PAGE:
Voters have given an "a-plague-on-both-your-houses" verdictby Peter Kellner / March 18, 2016 / Leave a comment
Read more: The numbers in the Budget just don’t add up
As a loyal Conservative backbencher, Boris Johnson doubtless wishes George Osborne well. London’s Mayor will be hoping —won’t he?—that the public will approve of this week’s Budget, and see it as a springboard for a prosperous future, flowing from successful Conservative policies.
If so, Boris will be severely disappointed by YouGov’s post-Budget poll for The Times. It finds that this is the second least popular Budget since the Tories returned to government, and that the Chancellor’s personal rating is on the slide.
Only the omnishambles Budget of 2012 went down worse. Then, of course, Osborne made some obvious political errors, such as the pasty tax. This time, he must have hoped that his political antennae were better tuned to the public mood. He did not increase fuel duty (despite the fiscal and environmental case for doing so, following the sharp fall in oil prices), nor did he upset millions of people by undertaking a fundamental reform of our creaking pension tax-relief system.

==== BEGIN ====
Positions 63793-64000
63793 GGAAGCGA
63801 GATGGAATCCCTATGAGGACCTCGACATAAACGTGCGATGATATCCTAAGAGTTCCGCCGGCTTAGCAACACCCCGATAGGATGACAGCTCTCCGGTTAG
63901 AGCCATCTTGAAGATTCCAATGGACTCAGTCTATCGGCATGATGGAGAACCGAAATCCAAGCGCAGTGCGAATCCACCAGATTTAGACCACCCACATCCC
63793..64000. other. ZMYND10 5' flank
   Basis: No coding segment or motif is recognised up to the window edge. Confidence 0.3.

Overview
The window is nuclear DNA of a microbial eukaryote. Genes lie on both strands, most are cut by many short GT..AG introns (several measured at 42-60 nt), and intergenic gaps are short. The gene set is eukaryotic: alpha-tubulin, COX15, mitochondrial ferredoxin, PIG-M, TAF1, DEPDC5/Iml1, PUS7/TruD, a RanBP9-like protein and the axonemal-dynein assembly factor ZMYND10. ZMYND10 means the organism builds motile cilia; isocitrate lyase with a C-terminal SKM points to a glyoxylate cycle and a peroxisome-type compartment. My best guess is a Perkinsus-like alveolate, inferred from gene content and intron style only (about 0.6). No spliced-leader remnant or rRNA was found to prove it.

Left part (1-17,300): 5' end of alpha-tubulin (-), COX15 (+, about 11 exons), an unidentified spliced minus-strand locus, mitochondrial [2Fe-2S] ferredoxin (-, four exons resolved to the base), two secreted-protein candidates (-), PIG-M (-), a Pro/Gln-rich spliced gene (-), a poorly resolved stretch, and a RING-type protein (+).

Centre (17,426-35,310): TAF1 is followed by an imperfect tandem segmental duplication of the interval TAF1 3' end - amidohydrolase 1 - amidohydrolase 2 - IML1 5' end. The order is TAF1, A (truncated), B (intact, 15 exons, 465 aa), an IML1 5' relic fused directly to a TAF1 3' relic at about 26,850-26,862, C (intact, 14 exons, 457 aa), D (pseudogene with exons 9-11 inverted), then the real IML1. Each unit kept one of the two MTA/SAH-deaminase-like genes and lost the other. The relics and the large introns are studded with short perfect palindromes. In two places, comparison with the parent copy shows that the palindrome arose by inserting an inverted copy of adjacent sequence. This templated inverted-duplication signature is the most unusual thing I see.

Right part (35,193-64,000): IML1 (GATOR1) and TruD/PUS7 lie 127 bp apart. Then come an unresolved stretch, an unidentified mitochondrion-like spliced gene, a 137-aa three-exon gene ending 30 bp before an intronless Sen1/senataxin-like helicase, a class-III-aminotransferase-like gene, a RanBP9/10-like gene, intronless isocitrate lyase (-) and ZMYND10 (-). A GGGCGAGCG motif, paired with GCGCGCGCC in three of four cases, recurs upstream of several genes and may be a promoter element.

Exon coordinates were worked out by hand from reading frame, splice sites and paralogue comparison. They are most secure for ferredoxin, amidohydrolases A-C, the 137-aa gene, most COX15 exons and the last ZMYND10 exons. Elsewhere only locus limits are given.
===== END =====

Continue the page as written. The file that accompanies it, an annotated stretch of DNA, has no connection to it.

True, he did announce a sugar tax, and got roundly condemned for this by the Sun and Mirror (which unusually embraced the same anti-government cause). But YouGov’s survey finds that the public rather like the idea, with 62 per cent backing it and only 27 per cent regarding it as the wrong priority.
No, Osborne’s real problem is a return of economic gloom. Before Christmas there were signs of rising optimism. In Late November, 39 per cent thought the economy was recovering. Not a brilliant figure, to be sure—but far better than the post-Budget verdict. Now just 25 per cent say the economy is on the mend. Only slightly more, 28 per cent, think the Budget is fair.
That’s not all. Only 13 per cent think this week’s Budget will leave…